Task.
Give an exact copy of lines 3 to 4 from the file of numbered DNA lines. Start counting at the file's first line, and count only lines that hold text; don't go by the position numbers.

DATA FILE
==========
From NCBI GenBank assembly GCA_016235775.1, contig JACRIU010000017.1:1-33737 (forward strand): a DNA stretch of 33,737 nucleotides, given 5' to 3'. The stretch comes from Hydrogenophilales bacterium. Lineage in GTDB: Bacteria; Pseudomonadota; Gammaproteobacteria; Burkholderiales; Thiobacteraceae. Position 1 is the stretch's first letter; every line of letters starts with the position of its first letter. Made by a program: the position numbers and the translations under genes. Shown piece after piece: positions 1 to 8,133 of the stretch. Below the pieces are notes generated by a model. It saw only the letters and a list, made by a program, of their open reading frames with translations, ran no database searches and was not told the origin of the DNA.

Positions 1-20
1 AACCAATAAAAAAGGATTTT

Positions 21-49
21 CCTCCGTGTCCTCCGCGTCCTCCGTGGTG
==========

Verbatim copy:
1 AACCAATAAAAAAGGATTTT

Positions 21-49